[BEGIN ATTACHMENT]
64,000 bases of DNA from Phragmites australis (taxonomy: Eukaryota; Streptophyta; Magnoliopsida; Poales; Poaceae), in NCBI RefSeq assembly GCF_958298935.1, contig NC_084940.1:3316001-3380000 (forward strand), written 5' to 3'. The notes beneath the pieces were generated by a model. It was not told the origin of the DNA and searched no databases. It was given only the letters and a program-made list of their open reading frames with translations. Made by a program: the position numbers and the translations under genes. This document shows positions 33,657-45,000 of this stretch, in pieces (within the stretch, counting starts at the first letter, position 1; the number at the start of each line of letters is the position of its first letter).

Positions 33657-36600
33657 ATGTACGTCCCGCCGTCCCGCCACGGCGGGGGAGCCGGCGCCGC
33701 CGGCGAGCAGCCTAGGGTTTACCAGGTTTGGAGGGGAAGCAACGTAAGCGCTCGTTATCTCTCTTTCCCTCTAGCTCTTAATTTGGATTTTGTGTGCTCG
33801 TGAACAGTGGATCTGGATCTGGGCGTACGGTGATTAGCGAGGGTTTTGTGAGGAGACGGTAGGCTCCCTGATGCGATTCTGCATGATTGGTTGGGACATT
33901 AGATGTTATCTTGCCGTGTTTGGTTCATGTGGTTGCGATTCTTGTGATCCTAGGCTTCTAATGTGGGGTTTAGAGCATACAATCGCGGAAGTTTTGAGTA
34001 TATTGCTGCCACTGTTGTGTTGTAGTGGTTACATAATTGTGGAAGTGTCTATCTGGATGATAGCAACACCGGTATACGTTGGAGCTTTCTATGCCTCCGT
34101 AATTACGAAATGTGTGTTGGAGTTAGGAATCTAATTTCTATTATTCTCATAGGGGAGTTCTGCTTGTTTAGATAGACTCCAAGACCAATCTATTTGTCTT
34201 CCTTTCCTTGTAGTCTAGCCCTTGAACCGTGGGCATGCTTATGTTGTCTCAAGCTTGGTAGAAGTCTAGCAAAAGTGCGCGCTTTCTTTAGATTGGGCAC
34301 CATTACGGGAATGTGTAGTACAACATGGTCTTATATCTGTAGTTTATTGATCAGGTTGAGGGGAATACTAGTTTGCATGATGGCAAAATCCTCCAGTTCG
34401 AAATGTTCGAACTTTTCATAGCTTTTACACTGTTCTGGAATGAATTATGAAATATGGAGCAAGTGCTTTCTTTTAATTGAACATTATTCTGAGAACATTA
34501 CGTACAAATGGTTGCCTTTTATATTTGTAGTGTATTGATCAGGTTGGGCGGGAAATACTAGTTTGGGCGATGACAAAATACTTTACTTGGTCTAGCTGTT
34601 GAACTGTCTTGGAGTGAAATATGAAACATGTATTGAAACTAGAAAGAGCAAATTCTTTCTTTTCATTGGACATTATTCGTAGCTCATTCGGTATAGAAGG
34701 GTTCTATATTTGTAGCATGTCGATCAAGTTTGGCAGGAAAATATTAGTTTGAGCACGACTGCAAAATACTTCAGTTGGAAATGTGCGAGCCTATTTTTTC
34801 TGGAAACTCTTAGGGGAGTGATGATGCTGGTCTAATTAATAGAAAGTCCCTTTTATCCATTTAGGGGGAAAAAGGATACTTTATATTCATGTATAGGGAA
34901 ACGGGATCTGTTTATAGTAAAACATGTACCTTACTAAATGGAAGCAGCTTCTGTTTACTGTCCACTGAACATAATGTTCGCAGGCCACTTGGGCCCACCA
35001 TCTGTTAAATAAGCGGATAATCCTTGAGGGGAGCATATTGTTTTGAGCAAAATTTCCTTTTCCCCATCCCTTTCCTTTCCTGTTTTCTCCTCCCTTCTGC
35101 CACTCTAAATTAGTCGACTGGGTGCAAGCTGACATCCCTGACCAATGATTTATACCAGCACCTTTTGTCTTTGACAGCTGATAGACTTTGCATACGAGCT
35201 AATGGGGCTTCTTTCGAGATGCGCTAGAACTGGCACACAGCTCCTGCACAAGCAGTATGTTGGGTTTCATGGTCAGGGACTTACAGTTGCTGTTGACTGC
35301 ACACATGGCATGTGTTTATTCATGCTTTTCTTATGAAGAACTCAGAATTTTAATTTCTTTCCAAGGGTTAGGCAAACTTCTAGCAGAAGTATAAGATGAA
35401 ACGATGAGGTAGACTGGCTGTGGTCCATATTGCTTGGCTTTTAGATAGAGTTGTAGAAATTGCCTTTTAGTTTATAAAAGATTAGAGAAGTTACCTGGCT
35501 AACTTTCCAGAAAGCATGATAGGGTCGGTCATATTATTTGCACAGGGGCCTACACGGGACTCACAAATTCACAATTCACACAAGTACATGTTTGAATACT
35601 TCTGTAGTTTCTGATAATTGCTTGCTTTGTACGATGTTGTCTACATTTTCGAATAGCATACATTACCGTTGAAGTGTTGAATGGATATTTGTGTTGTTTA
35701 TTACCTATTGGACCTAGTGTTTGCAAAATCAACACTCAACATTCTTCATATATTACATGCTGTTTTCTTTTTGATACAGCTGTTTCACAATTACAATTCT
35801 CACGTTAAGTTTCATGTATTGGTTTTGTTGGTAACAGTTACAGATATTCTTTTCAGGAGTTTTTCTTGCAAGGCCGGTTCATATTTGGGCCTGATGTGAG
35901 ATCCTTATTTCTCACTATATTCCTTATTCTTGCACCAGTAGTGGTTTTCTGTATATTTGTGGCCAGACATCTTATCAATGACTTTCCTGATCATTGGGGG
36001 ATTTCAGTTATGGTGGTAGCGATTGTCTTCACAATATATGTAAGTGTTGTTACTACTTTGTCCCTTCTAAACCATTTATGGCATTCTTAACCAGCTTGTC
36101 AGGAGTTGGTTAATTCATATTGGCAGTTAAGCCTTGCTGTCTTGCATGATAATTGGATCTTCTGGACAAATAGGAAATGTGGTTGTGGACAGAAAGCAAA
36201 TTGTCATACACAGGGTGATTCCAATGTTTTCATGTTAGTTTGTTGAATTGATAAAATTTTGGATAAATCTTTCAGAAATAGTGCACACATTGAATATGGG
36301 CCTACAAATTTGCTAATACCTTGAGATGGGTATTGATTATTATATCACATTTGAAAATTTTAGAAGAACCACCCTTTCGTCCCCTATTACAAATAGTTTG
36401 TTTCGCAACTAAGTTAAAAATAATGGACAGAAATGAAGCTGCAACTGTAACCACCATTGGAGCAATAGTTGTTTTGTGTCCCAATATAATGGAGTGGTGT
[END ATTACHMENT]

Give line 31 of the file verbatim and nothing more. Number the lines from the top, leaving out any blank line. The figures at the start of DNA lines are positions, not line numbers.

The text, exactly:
36401 TTTCGCAACTAAGTTAAAAATAATGGACAGAAATGAAGCTGCAACTGTAACCACCATTGGAGCAATAGTTGTTTTGTGTCCCAATATAATGGAGTGGTGT